Sunday, April 7, 2013

What 6th Graders Know about Salespeople and Technology

I recently had the pleasure of speaking to my twelve-year-old's classroom.  One of his elective classes is "careers," and my son asked if I would come to school and talk about my job.  While I accepted the invitation months ago, I had no idea what I was going to say until moments after the students entered the classroom.

I spoke about two things:  Salespeople and Technology.  I was actually nervous and hesitant to talk to the class about being a salesperson.  I knew that my son had heard from plastic surgeons, professional baseball players, attorneys and other fathers that had fascinating careers.  How was I going to make an impact on my son's class?  Sure, I could down-play the whole "sales" thing, talk about how cool the technology I sold was, and come up with some flashy ideas that would leave an impression.  Instead, I thought about asking this group of 30 twelve year-old kids, "What do you think about salespeople?"

I've done this exercise many times before in sales training classes.  We all know the answers people give.  This time, however, I was unsure how these students would answer.  Would they somehow reply differently to the preconceived notion of "pushy, dishonest, money-centered individuals?"  I wrote their answers on the whiteboard in the classroom as they blurted-out the same challenging adjectives that everyone shares.  What surprised me, however, was that there was no difference whatsoever between these kids and adults.  Even at twelve years of age, these kids thought salespeople were horrible people.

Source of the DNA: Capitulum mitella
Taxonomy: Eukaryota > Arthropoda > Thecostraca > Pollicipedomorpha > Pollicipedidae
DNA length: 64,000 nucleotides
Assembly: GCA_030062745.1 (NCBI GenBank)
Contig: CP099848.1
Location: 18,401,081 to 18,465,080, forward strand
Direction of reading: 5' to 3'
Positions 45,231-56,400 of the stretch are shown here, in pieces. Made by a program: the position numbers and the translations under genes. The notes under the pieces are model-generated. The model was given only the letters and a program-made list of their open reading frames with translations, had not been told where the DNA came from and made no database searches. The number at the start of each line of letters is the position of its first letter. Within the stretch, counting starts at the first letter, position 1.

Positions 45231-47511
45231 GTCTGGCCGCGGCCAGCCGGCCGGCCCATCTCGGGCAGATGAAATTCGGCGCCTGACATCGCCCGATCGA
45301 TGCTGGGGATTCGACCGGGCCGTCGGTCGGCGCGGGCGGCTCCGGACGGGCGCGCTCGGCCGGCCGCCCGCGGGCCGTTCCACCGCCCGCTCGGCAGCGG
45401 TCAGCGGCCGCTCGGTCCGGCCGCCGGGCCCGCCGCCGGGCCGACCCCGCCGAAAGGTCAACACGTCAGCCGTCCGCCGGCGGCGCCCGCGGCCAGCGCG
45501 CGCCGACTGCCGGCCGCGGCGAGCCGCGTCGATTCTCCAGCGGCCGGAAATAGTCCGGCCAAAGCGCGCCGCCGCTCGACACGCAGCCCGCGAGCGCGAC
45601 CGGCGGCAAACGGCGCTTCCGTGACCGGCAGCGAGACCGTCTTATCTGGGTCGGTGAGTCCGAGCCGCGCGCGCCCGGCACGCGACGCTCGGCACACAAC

When I asked for a show of hands of how many kids wanted to be salespeople, I got the usual "zero" response.  Of course, I did my best to break the stereotype for the class.  I reiterated the importance of caring about customers, about helping people make informed decisions.  I'm unsure whether they believed me or not.

The second topic I discussed was Network Technology. Here too, I was surprised to see their interaction with me, but for a different reason.  Nobody in the class understood what the internet really was.  Nobody knew how information flows from their laptops or iPad's to a server in another state.  One child, after I was using the work "network" for several minutes, asked me "What is a network?"

I asked my son that evening what the class thought about my visit.  He said that the class loved it and was very interested in what I had to say.  I guess I connected in some way with the students.  What he didn't know was how much I learned by the experience.  Here's my two big take-aways:
  1. We will always have to strive to break the sales stereotype.  It happens early in our lives.  Even twelve-year-old kids have been indoctrinated to think negatively about salespeople.  Every day, every interaction and every communication must be a conscious effort on our part to become a trusted adviser, a buying facilitator.
  2. Never assume the knowledge set of anyone.  Something as ubiquitous as the Internet or a "network," may be poorly defined.  We need to explain what we mean.  We need to seek that understanding.  It reinforced how important it is to set forth a foundation of language with our customers, and speak to them about what really matters to them.
Happy Selling

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